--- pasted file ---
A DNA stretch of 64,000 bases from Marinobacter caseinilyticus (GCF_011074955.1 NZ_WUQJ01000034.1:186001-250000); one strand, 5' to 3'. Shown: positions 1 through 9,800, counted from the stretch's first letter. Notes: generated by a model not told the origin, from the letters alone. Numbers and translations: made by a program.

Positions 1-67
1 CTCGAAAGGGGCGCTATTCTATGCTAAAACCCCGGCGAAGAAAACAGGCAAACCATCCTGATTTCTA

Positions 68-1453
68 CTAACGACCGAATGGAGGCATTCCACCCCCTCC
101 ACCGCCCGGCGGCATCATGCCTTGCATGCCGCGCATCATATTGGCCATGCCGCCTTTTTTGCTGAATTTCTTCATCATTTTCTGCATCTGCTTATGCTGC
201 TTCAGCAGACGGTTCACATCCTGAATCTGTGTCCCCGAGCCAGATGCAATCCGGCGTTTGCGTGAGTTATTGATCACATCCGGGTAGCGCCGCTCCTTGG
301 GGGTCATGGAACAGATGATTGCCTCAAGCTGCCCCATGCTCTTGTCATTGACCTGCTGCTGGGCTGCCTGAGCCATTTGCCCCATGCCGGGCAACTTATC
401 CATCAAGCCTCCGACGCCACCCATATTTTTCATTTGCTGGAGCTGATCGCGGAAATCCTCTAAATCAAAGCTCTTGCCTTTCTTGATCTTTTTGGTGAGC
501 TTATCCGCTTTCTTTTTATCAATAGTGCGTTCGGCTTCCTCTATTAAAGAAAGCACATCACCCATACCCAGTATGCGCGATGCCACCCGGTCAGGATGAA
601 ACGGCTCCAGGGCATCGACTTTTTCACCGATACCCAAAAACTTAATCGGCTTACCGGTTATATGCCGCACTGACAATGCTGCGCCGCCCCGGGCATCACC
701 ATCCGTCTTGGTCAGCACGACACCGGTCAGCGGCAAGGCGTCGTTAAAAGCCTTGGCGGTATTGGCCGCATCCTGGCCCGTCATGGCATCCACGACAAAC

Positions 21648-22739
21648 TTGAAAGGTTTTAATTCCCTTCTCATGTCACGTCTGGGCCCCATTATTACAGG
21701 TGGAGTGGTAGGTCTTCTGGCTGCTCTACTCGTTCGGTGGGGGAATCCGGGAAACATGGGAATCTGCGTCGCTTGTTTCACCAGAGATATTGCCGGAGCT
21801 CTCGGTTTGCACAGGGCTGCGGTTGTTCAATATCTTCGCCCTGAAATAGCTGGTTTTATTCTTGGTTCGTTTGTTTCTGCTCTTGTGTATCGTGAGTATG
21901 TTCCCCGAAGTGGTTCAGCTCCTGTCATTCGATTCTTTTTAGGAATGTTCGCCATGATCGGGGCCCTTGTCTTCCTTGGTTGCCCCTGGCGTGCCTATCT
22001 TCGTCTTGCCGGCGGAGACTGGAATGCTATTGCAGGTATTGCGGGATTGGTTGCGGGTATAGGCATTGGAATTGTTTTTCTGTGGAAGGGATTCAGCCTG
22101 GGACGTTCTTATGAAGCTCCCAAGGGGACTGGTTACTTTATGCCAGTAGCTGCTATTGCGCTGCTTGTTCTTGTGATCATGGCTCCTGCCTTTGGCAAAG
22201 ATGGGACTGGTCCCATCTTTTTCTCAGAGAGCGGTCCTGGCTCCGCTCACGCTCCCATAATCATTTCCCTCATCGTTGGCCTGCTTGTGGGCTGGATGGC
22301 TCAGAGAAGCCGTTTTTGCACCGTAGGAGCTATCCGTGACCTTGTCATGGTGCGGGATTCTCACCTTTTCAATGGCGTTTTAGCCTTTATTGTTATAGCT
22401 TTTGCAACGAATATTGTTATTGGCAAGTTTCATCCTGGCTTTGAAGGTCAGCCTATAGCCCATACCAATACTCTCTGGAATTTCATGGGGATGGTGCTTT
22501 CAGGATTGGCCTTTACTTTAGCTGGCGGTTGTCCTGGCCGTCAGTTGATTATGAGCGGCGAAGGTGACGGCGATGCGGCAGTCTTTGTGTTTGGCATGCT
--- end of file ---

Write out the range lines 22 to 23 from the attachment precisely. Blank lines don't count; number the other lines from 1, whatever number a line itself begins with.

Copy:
22401 TTTGCAACGAATATTGTTATTGGCAAGTTTCATCCTGGCTTTGAAGGTCAGCCTATAGCCCATACCAATACTCTCTGGAATTTCATGGGGATGGTGCTTT
22501 CAGGATTGGCCTTTACTTTAGCTGGCGGTTGTCCTGGCCGTCAGTTGATTATGAGCGGCGAAGGTGACGGCGATGCGGCAGTCTTTGTGTTTGGCATGCT